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  • PHY 350 Franck-Hertz Experiment

    Significance of the experiment

    In their 1914 experiment, James Franck and Gustav Hertz demonstrated that in collisions between accelerated electrons and gaseous atoms, energy was only transferred from the electrons to the atoms if the electron had gained an energy before the collision equal to or greater than the energy required to excite the atom from its ground state to its next lowest energy level. If it had more energy than needed, the electron only transferred the amount corresponding to the energy difference between the two atomic energy levels. That is, atoms have discrete, quantized energy states, providing early evidence for the validity of quantum theory. Franck and Hertz won the 1925 Nobel Prize in recognition of this result.

    Conceptual Introduction

    Review the introduction to the Franck-Hertz effect provided by the excellent HyperPhysics website. There are 5 key panels on this website that you should read:

    1. introduction, apparatus and sample data

    2. interpretation of data

    3. how the apparatus works

    4. sample data for mercury (Hg)

    5. sample data for neon (Ne)

    In addition, familiarize yourself with the more detailed description in (Melissinos 2003) on pages 10 - 19.

    Questions for first lab class

    A few short questions about this experiment and the apparatus are listed below. Review the sketch of the Franck-Hertz apparatus — particularly the functions of the cathode, anode, and grid.1 Write short answers to these questions in your lab book; bring the lab book to class.

    1. The gas of atoms is contained inside a glass chamber. Electrons are emitted from a metal surface called the cathode. How are electrons emitted from the cathode?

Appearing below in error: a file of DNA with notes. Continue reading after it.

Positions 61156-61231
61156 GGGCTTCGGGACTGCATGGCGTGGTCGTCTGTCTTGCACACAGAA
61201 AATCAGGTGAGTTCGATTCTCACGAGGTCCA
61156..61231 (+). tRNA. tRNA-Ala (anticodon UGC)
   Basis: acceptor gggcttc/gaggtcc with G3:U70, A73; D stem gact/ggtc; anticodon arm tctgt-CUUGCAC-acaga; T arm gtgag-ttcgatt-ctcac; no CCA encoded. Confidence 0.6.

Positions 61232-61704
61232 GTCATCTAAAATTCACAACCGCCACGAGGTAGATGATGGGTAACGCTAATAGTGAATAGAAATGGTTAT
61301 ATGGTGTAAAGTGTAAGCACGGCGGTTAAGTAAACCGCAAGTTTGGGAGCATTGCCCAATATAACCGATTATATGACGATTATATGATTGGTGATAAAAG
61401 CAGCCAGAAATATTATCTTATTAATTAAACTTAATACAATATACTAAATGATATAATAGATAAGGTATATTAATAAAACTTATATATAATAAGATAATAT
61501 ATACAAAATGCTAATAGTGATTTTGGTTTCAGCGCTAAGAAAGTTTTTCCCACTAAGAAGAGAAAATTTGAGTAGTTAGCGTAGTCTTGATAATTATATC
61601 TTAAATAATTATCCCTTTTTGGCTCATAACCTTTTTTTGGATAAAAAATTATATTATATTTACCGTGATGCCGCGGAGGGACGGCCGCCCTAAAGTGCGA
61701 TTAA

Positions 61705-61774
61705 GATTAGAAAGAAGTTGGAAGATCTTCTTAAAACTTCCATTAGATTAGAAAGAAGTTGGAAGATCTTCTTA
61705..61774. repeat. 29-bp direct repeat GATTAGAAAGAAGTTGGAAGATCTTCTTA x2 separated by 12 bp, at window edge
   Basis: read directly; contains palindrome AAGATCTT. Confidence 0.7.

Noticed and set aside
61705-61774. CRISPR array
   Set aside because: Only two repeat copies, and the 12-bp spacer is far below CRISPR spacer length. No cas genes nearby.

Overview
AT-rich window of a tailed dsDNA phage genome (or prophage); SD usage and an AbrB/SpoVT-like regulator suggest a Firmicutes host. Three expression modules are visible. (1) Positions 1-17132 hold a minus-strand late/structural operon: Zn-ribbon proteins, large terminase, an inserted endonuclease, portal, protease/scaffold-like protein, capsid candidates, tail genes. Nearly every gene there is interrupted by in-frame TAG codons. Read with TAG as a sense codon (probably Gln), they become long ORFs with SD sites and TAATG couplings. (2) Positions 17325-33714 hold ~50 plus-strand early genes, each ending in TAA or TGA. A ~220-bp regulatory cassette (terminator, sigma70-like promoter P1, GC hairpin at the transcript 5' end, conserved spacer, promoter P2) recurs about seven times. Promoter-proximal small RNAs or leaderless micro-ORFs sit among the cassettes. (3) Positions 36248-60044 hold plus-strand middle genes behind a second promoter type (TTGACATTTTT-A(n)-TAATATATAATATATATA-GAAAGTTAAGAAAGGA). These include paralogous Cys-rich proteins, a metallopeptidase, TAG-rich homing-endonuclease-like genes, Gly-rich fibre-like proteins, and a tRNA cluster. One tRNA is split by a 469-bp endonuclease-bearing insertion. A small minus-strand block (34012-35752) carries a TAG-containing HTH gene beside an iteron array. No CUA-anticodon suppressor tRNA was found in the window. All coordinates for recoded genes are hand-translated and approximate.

2. The electrons gain kinetic energy (between collisions) by accelerating electrons towards a grid.How are the electrons accelerated towards the grid(s)?

    3. Are the atoms comprising the gas also accelerated? If so, when, and under what conditions?

    4. Some electrons accelerated towards the grid actually pass through it, and are then collected at the anode. A device — typically an electrometer or current preamp — is used to measure the current carried by these electrons. Why does the transfer of energy from an electron to an atom result in a dip in the electron beam current?

    5. What is the purpose of the negative voltage (counter voltage) between the anode and the grid?


    1. Sometimes there are two grids, one to initially accelerate the electrons away from where they are emitted towards the gas and one to accelerate the electrons towards the anode after their collisions.

    Activities for first lab class

    Your lab instructor will introduce you to apparatus used to observe the Franck-Hertz effect for collisions of electrons with Ne atoms. Discuss your answers to the questions above (which you answered in preparation for this class) and use the answers to explain how the apparatus works.

    Note that for the neon and argon apparatuses, there are two grids: \(G_1\) and \(G_2\).1 An example of this two-grid style apparatus and the circuit used to control it are shown in Figure 1.7 of (Melissinos 2003) on page 15; an example of just the apparatus tube is shown below in Fig. \ref{fig:TwoGridFHtube}.


    1. In the mercury apparatus, there is only one grid. The \(G_1\) (control) grid is missing; the one remaining grid plays the role of \(G_2\)